Identify the discrete collection of tasks that can be undertaken on a competent basis:Take the time to understand the specific tasks and/or legal issues on which the client is seeking assistance. Make sure there are discrete tasks that you can undertake on a competent basis, and consider how ethics and court rules apply to the tasks you choose to handle.

Confirm the scope of the limited retainer in writing: as amended, new Rule 2.02(6.2) directs that “when providing legal services under a limited scope retainer, a lawyer shall confirm the services in writing and give the client a copy of the written document when practicable to do so.” Put in writing the discussions and agreement with the client about the limited scope retainer; doing so will both assist the client in understanding the limitations of the service to be provided and document the extent of the retainer in case it is questioned at a later point in time. Rule 2.02(6.3) specifies some limited exceptions to the limited scope retainer writing requirement.

Clearly document work and communications: at every step of the matter, take steps to ensure it is clear to the client what tasks you are or are not responsible for, and keep a record of all communications (information and instructions provided by the client, advice given by the lawyer). Lawyers can significantly reduce their exposure to a claim by controlling client expectations from the very start of the matter, actively communicating with the client at all stages of the matter, creating a paper trail that documents communications, and confirming what work was done on a matter at each step along the way.

Be careful with communications when opposing counsel is acting on an unbundled basis: The commentary under Rule 2.02(6.2) provides that: “a lawyer who is providing legal services under a limited scope retainer should consider how communications from opposing counsel in a matter should be managed.”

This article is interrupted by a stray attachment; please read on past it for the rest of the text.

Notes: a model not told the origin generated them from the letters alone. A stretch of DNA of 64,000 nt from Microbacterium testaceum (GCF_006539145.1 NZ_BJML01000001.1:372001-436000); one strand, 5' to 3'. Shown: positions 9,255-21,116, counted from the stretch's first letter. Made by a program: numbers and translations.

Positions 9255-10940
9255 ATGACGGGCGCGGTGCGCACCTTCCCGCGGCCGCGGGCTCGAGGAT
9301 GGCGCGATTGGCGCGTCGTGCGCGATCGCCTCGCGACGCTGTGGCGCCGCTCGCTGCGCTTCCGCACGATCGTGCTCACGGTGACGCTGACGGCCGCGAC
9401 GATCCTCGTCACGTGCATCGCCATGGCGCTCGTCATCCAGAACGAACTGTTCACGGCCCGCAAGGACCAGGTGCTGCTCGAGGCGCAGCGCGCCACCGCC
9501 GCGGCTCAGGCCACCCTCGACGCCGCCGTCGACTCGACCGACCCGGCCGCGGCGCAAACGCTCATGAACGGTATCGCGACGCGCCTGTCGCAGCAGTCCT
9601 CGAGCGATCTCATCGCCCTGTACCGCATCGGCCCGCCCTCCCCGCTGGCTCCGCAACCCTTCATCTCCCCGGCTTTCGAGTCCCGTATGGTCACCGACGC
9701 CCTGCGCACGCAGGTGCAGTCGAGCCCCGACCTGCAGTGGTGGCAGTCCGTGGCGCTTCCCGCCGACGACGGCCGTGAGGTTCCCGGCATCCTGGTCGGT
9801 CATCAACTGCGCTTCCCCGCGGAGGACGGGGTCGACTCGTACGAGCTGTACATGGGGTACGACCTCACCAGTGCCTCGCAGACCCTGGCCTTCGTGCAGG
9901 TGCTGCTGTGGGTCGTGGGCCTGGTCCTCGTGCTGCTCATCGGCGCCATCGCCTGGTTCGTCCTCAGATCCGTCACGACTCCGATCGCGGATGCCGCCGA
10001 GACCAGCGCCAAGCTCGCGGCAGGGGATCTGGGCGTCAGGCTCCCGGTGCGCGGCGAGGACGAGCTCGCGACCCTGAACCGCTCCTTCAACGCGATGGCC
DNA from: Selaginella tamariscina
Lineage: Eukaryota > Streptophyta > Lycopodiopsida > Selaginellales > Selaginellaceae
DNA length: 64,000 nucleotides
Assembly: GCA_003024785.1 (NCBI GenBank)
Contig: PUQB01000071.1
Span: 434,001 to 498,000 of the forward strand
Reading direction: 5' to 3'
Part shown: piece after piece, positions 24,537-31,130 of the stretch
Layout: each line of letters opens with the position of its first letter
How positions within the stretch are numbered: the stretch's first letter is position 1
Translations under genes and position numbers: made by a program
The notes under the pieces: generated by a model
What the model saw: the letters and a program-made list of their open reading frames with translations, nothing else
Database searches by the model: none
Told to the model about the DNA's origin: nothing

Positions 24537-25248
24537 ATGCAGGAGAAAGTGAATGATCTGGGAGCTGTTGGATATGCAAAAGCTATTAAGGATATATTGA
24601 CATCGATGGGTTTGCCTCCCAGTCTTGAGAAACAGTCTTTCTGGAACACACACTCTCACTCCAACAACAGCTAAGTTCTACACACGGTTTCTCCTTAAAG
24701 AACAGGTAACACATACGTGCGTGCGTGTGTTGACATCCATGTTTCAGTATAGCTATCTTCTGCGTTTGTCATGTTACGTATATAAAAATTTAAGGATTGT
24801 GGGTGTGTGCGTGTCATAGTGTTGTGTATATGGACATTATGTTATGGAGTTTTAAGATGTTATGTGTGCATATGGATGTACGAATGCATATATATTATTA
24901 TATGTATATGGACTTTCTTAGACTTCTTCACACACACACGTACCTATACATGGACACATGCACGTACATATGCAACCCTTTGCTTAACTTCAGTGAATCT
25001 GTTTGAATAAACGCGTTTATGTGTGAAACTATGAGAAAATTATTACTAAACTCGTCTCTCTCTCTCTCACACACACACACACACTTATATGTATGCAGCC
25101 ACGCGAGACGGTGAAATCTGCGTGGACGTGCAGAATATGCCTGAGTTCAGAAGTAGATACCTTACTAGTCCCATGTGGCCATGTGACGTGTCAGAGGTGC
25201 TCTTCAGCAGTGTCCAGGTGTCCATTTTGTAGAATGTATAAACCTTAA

This recognizes that in the unbundled context a lawyer will deal with opposing counsel on the matters within the scope of a limited retainer and directly with a client on matters outside the scope of the retainer.

The new Rule 6.03(7.1) provides some specific directions on how and when to communicate with opposing counsel and client in the unbundled context. Note that court rules and procedures have yet to be amended to specifically address some of the issues raised in the unbundling context (e.g., communicating with counsel who is only handling some issues on a matter; dealing with a client under a disability; going on or off the record; or the ghostwriting of pleadings).

Recognize that unbundled legal services are not appropriate for all lawyers, all clients, or all legal problems: Further to new commentary under Rule 2.02(6), limited scope representation will generally not be appropriate if a client’s ability to make adequately considered decisions in connection with the matter or representation is impaired due to minority, mental disability or for other reasons. That commentary states: “a lawyer who is asked to provide legal services under a limited scope retainer to a client under a disability should carefully consider and assess in each case how, under the circumstances, it is possible to render those services in a competent manner.”

Lawyers should take care when they are providing unbundled services to clients who are or might be under a disability.

Be careful providing further assistance to a client after a limited scope retainer is terminated: In many cases, a matter handled on a limited scope retainer basis will have started before the lawyer became involved and/or will continue on after the work the lawyer agreed to do was completed. If the client comes back for further assistance, the lawyer should make sure a new full or limited scope retainer is in place.

Conclusion

Unbundled legal services are one solution to the complex issue of access to justice and are likely to become more commonplace. Being aware of the risks of unbundled legal services and prepared to take the steps outlined in this article will help you reduce your exposure to a malpractice claim. 􀀀

Dan Pinnington is director of practicePRO

risk management and claims prevention program.